Almost 22,000 prisoners had passed through Gurs, of whom over 18,000 were Jewish. More than 1,100 internees died in the camp. In 1944, Gurs was reopened briefly to intern political prisoners and resistance fighters arrested by Vichy police. After the Allied liberation of France in August 1944, French officials used Gurs to house German prisoners of war and French collaborators. At the end of 1945, officials of the postwar French republic closed the Gurs camp for the last time.

During the interwar period, France was one of the more liberal nations in opening its doors to Jewish refugees from Poland, Romania, and Germany. In 1939, however, the French government imposed restrictions on Jewish immigration and set up internment camps for refugees. When Germany defeated France in June 1940, there were approximately 350,000 Jews in the country. More than half of them were refugees from Germany who had arrived during the 1930s.

France signed an armistice with Germany in June 1940. Under the terms of the armistice, northern France came under direct German occupation; the eastern provinces of Alsace and Lorraine were annexed to Germany. Southern France remained unoccupied and was governed by a French administration under the leadership of Marshal Henri Philippe Petain. The Petain regime had its capital in the town of Vichy. Officially neutral, Vichy France collaborated closely with Germany.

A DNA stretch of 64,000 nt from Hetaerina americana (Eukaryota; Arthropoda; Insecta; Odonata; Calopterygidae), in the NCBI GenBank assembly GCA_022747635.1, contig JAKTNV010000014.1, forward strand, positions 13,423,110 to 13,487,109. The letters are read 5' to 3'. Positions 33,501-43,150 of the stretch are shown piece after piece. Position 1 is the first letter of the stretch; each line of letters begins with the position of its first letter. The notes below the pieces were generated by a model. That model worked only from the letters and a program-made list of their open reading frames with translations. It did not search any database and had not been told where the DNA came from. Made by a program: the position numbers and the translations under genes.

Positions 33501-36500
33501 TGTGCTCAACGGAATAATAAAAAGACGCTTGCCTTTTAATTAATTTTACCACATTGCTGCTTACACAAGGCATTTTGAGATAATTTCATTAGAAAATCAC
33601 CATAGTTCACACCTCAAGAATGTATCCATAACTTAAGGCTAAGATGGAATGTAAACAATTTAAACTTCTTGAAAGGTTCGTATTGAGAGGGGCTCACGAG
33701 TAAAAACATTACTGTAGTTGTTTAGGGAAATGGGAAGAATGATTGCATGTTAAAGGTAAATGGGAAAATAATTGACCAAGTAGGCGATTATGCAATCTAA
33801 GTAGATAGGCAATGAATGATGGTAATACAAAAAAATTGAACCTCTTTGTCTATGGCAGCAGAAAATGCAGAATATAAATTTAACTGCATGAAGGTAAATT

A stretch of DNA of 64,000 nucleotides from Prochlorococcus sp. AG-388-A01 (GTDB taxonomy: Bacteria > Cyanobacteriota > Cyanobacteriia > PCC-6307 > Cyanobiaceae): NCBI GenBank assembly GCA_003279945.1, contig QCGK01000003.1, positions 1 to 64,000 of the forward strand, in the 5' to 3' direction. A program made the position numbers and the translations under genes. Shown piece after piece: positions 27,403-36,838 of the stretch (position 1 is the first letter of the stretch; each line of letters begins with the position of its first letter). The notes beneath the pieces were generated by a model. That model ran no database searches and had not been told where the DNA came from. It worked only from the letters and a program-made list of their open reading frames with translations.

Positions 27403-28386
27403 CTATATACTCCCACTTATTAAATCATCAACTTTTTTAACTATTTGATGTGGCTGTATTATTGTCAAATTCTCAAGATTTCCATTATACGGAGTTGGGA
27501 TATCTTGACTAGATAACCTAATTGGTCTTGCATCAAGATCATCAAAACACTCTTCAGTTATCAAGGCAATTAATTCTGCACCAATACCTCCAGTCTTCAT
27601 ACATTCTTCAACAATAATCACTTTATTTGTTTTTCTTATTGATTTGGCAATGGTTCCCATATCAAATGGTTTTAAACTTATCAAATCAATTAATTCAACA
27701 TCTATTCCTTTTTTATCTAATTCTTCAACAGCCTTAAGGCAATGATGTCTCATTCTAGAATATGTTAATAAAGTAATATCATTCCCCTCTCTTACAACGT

After the defeat of France, the Vichy government promulgated antisemitic legislation, including the "Statut des Juifs" (Law of the Jews) passed in two parts in October 1940 and June 1941. This comprehensive statute excluded Jews from public life; required their dismissal from positions in the civil service, the army, commerce, and industry; and barred them from participation in the professions (including medicine, law, and teaching).


In July 1941, Vichy inaugurated an extensive program of "Aryanization," confiscating Jewish-owned property for the French state. Many Jews were left destitute. Foreign Jews were particularly vulnerable. Thousands of Jews were sent to internment camps, such as Gurs near the Spanish border, where many died. The German authorities also deported 4,000 Jews from Gurs to Auschwitz. Elsewhere in France, other major camps in which (mostly foreign) Jews were interned included Saint-Cyprien, Rivesaltes, Le Vernet, and Les Milles. There were many smaller camps as well.